(Shortform note: In Crucial Accountability, the authors explain that getting people involved in finding solutions to problems, such as overcoming an organization’s cultural barriers, is one of the best ways to accomplish your goals. This is because when employees are involved in coming up with goals or solutions, they’re more intrinsically motivated to actually see these goals accomplished. Further, organizational culture is created by how people in the organization act and feel—so if your employees are motivated to change, you’re almost guaranteed to achieve your cultural goals.)

3. Bring the ideal culture to life by getting people—leaders and employees—emotionally involved. A great way to do this, the authors explain, is to bring people together to share a unique experience that highlights the new culture you want for the company. For example, you can bring employees together to watch an inspirational movie that illustrates the five components and have a discussion afterward.

Strategies to Gain Emotional Buy-In

Experts add to the authors’ advice on how to gain emotional buy-in from employees by laying out a number of recommendations:

1. Make the change real. Put visual reminders around workspaces so employees are constantly looking at the image they want to uphold, for example, positive quotes or posters. 
2. Create a clear vision that you passionately share with employees—vividly and emotionally describe what you want the culture to become. This passionate speech will inspire employees. 
3. Establish constant and open communication—regularly discuss with employees instances where they’ve excelled in the new standard and instances where improvement is necessary. Also, encourage employees to discuss their feelings—excitement, concern, doubt, and so on.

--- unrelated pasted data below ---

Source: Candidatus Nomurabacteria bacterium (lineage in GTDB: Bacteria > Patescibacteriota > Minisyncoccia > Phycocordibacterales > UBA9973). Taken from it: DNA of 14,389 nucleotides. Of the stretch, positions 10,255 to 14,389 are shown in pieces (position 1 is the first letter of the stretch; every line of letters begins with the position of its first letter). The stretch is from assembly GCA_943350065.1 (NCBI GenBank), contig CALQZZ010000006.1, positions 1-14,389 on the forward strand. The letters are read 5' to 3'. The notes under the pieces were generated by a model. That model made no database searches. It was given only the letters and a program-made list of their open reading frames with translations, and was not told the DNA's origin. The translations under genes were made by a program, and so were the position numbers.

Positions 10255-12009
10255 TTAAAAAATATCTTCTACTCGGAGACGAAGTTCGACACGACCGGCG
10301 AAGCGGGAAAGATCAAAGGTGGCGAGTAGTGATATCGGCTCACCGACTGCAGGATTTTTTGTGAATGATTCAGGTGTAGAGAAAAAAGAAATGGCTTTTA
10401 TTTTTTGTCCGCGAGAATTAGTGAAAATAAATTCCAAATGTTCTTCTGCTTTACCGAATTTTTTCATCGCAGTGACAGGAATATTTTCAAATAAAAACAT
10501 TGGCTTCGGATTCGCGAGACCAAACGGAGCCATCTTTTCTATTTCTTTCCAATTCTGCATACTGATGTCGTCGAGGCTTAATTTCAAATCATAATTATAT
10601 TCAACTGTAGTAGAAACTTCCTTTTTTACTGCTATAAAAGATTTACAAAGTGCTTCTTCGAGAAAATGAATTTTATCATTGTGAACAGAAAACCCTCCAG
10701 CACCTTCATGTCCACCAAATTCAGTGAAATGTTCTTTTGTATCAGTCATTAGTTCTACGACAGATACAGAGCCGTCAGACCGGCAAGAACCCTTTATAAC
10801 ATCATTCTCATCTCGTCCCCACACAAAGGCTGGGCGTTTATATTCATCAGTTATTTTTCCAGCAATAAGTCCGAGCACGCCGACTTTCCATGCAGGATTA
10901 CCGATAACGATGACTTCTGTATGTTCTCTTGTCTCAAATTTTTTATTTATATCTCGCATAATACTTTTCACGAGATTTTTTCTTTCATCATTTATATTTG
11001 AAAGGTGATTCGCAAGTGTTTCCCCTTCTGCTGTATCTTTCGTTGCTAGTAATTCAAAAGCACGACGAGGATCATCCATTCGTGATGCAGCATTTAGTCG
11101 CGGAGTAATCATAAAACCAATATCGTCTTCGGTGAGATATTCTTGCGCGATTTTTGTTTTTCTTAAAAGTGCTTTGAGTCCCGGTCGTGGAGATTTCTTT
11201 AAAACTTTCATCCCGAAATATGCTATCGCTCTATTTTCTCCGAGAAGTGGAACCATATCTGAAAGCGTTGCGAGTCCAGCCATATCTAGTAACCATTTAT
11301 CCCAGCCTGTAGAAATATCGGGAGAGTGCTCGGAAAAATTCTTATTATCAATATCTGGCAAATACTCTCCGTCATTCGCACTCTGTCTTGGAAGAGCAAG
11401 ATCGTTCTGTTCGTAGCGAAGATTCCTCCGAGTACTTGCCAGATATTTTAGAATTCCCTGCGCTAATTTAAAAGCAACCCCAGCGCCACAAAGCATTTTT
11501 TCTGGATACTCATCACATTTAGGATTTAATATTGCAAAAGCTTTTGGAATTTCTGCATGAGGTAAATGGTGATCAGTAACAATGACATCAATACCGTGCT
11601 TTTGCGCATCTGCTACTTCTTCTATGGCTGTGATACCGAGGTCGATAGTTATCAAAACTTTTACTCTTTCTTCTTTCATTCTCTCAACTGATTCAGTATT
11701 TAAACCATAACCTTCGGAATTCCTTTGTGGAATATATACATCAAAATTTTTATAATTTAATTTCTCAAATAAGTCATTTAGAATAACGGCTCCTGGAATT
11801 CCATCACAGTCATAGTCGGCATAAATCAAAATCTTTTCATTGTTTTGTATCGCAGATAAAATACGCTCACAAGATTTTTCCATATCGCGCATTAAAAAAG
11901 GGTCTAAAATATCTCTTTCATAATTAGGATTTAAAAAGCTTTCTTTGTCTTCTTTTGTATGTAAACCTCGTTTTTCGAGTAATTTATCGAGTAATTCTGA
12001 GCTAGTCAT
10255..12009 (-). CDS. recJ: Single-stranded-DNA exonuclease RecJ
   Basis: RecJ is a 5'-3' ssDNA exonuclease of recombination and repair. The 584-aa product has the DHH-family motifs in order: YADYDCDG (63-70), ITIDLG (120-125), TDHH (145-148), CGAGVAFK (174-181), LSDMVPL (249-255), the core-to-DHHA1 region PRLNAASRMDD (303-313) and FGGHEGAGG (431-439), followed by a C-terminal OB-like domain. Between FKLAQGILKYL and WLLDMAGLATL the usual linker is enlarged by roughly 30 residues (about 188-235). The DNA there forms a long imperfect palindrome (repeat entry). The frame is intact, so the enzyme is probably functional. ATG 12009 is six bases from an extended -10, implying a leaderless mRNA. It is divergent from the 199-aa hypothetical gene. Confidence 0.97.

4. Make these changes sustainable by ensuring that emotionally intelligent leaders who uphold the five components are present at every level of the organization. Further, make the development of emotionally intelligent leaders and employees an ongoing process—continue training people in EI and hire people who are emotionally intelligent.

(Shortform note: Business and management experts agree with the authors that EI leaders are crucial for sustainable change, but add that diversity is another key component to making organizational change sustainable. When leaders are diverse in age, gender, personality, race, background, and so on, organizations have a higher potential to develop unique and creative solutions, making them better at handling obstacles and unexpected issues. A diverse range of leaders also will be more effective at managing and relating to diverse employees.)

How to Foster Emotional Intelligence at Work

Hannah Aster

Hannah graduated summa cum laude with a degree in English and double minors in Professional Writing and Creative Writing. She grew up reading books like Harry Potter and His Dark Materials and has always carried a passion for fiction. However, Hannah transitioned to non-fiction writing when she started her travel website in 2018 and now enjoys sharing travel guides and trying to inspire others to see the world.